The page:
07/19 Builders see growing market for tiny houses

Builders Choice tiny house

Builders Choice tiny house

It’s just under 300 square feet, but touring this tiny house for sale in Vermillion takes some time.

The main floor at 240 square feet includes a living space, kitchen with fridge and stove, and a bathroom with a toilet and shower.

A table or desk can be converted into a window bench. One sink serves both the kitchen and bathroom. A sleeper sofa fits, but a Murphy bed would be an option, too.

“We crammed a lot of stuff into 240 square feet,” said Nick Larson, vice president of Builders Choice, which manufactured the house. “We tried to make it a convertible space.”

His company, which is based in Alaska, is among the first to embrace the tiny house trend in South Dakota…

“That’s how the project was born. We used it as a training tool for our factory employees to see outside our normal box and challenge them creatively and in their woodworking and challenge our designers and came out with that.”

The houses are meant to sit on a foundation and serve as a primary residence or cabin. They are listed at $58,500, which Larson called the high side of the market.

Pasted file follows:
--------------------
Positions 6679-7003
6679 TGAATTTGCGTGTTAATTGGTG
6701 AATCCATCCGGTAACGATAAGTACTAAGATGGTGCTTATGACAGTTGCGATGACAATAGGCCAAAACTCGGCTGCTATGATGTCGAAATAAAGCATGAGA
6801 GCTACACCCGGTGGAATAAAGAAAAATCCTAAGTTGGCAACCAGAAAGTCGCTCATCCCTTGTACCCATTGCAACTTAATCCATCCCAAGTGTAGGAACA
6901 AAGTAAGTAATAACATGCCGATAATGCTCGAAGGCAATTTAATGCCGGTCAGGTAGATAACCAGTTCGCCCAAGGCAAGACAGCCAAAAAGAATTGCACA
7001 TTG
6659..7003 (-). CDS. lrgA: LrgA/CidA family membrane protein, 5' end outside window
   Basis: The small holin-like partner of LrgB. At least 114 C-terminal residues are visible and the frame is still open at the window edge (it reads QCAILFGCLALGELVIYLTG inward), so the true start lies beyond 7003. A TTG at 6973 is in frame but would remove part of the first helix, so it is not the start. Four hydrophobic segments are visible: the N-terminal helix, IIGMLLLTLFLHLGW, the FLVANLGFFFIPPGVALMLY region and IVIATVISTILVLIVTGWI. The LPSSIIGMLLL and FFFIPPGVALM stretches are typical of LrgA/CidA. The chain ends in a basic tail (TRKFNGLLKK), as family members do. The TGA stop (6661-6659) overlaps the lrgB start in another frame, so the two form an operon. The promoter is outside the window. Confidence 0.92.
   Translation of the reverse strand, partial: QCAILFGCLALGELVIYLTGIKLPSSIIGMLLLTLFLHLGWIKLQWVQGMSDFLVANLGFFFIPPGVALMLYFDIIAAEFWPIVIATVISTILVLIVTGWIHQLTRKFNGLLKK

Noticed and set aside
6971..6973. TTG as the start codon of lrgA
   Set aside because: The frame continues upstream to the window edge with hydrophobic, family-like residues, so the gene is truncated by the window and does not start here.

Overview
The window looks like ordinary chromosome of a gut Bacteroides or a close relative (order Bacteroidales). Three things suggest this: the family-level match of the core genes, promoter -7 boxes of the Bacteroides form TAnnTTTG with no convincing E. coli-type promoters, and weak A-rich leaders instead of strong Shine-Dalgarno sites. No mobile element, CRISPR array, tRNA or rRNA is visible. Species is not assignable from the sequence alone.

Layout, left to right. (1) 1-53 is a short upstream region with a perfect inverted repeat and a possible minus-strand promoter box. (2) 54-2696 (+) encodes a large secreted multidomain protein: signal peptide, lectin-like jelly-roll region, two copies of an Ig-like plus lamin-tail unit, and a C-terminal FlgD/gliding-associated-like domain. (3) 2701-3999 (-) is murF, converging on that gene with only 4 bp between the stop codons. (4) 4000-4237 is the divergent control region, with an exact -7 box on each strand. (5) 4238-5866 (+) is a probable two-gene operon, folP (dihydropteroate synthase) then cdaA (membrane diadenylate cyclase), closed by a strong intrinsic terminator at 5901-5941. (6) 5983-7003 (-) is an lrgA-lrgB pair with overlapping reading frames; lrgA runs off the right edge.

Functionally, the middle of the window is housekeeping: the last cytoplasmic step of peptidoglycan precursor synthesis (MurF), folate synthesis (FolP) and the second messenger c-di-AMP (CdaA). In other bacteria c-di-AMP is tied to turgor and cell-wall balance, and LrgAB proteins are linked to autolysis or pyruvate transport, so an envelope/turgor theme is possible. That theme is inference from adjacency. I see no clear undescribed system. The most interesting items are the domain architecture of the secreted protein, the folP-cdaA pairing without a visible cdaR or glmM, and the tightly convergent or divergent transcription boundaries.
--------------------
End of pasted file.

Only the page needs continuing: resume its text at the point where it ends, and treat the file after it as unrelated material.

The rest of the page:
If demand warrants more production, efficiencies gained in manufacturing would allow prices to come down without sacrificing material quality and detail, Larson said.

The most serious interest so far has been from developers, he said, including some who see the potential for developing tiny-house communities.

“Developers see a lot of options for either a vacation destination or low-income housing, stuff like that. So it has opened the doors to a few creative developers, and that’s the most serious interest,” he said. “I don’t think the market is in the Midwest for it, so we will probably pack these up and ship them west, maybe to Washington, just to market in a different climate.”

The houses are built to withstand Alaska weather, however, he said. Builders Choice also is developing a website that will allow tiny-house buyers to customize projects. But it mostly is focused on its “bread and butter, which is manufacturing more repeatable things.”

Design concepts learned from the tiny house, however, have bigger applications.

Read more – http://www.argusleader.com/story/news/business-journal/2016/07/19/builders-see-growing-market-tiny-houses/87270512/


Elaine Walker